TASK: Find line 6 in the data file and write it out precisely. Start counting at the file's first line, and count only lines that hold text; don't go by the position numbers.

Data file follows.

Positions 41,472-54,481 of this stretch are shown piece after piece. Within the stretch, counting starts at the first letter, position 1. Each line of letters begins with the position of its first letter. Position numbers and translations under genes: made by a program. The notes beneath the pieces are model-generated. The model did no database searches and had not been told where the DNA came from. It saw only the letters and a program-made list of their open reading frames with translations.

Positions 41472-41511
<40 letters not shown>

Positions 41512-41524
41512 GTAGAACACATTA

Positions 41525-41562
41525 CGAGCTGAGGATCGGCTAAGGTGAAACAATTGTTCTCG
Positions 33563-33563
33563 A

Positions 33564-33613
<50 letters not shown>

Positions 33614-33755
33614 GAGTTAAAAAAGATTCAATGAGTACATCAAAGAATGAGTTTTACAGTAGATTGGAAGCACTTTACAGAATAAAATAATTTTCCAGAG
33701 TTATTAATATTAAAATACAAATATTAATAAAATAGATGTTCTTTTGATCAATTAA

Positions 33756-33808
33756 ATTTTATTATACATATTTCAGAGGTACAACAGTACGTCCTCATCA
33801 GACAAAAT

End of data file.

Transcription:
Positions 41525-41562